Breaking the Comfort Zone: A Student Reflection on ‘Turning Your Trials Into Triumphs’
Contributed by KIE Student Assistant, Evelyn Ramirez. You can access a re-broadcast of Ashley Blaine Featherson’s April 23rd lecture (available through May 5) here.
During this rough and quick transition, many people feel overwhelmed with very little motivation as they tackle everyday life. This worldwide pandemic has taken a toll on many Americans and students. At our lowest, we want some form of comfort or voice that will tell us everything will be alright. Ashley Blaine Featherson is that voice of comfort I wish I heard sooner.
The Kegley Institute of Ethics’s guest speaker, Ashley Blaine Featherson, gave a talk titled “Turning Your Trials Into Triumphs,” where she highlighted her journey becoming an actress, singer, and producer and expressing that challenging times are necessary. We are in a new age. Despite the talk being digital, it definitely warmed my heart and left me with motivation to tackle my days differently. Her positive demeanor does not come easily, largely due to her background and being a black actress. She is thankful to have support from her family, but most importantly she is thankful that she was brave and courageous enough to move 3,000 miles to Los Angeles and follow her purpose.
Whether you are a college student or someone in a career thinking of changes, she assured her audience to not be afraid to take that step into the unknown. She struggled following her purpose just like many of us, hoping it was easier when she could barely see any light at the end of the tunnel but “the trials which you go through will lead you to your triumphs.” We have to get rid of the assumption that the universe is against us when it actually works on our behalf. She shared a struggling time when she had no money and nothing in her refrigerator to eat. Featherson could not believe pursuing her career would lead her to this kind of situation. In that dreadful moment, she remembered her laundry change which was approximately $3. She stated the most rough and dreadful times help us build character and form us to the individuals we are today.
Life is all about perspective, what comes to us comes based on how we choose to receive it. “Do I want to look at the glass half empty or half full?” Facing food insecurity, Ashley could have given up, but instead chose to look at the dilemma with gratitude and was thankful she not only kept laundry change but thought of having the opportunity to look back and see what she conquered. I believe we as human beings do face this dilemma within ourselves. Most choose to give up because they do not want to put up the fight.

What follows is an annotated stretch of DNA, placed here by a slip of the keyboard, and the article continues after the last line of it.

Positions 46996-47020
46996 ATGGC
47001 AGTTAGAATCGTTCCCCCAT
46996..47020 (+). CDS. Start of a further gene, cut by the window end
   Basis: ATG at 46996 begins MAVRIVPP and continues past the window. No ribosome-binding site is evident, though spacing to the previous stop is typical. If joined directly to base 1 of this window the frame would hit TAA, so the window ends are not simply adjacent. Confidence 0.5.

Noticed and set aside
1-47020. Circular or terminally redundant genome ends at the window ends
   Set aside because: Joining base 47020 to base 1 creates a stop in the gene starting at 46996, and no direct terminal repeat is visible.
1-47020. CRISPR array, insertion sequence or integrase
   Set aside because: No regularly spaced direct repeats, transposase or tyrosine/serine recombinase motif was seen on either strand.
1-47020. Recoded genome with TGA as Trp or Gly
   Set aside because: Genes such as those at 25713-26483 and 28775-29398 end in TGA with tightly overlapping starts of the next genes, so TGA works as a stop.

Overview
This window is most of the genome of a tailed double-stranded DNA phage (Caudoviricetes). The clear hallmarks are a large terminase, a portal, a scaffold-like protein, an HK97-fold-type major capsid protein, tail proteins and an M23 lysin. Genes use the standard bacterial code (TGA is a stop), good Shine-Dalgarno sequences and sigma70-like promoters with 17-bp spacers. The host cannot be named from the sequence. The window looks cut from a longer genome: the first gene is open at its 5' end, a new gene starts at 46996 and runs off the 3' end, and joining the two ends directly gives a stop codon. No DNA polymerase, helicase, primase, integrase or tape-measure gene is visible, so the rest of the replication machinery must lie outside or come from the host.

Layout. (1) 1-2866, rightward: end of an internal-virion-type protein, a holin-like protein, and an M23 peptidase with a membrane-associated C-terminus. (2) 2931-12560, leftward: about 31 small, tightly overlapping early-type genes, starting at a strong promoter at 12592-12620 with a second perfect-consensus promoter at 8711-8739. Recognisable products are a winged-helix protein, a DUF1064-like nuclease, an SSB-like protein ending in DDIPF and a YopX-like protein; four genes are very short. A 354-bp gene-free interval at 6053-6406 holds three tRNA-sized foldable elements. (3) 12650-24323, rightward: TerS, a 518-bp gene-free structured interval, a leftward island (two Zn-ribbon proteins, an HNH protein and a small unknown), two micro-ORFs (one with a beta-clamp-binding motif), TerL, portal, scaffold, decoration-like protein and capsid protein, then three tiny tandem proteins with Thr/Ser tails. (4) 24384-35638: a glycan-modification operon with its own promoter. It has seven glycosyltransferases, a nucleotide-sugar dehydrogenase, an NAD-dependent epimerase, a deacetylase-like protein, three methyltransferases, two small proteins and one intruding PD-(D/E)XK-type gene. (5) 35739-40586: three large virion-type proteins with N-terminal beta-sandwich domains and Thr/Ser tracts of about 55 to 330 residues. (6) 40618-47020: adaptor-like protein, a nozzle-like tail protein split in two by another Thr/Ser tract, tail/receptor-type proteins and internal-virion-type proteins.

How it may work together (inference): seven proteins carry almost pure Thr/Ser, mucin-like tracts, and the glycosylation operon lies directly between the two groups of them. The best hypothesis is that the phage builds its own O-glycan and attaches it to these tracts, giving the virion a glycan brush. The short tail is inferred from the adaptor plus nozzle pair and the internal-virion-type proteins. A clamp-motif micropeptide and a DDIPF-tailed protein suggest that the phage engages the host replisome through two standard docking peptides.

We look at people and only recognize their triumphs, and we do not realize all the trials they took to get there in order to celebrate. We all have a background and face struggles no matter the class status we categorize ourselves, but going through things and having trials is a human thing that we all have in common. Every day is a challenge, but we are in control of how that challenge will impact our future.
Featherson distinguished the difference between the passion and the purpose within our lives. Passions are things that we enjoy doing, whereas purpose is what we are meant to be (career). Our purpose is the way we are going to inspire and change the world. In tackling her own passion and purpose, Featherson uses devices such as the “Gratitude Jar” and “Manifestation Map.” Her “Gratitude Jar” is where she challenges herself to put a positive note every day because no matter how bad our day can be going, there is always something to be grateful for. The “Manifestation Map” holds her accountable for the type of goals she wants to accomplish yearly as she has the control to flourish. Planning and having intentions for our goals are incredibly important because they allow there to be purpose and inspiration. Both devices serve as constant motivational tools that ease the daily stress we face but allow us to refocus on the bigger picture.
I am honored to have had the chance to experience her empowering words and infectious positivity. The lecture could not have come at a better time. Personally, completing my last semester here at CSU Bakersfield is stressful enough, but the pandemic has also definitely taken a toll on my motivation. Apart from loss of motivation, I have felt extreme stress thinking about entering the labor force as I graduate. I appreciate my parents’ constant motivational talks, but hearing it from a third party definitely sits differently.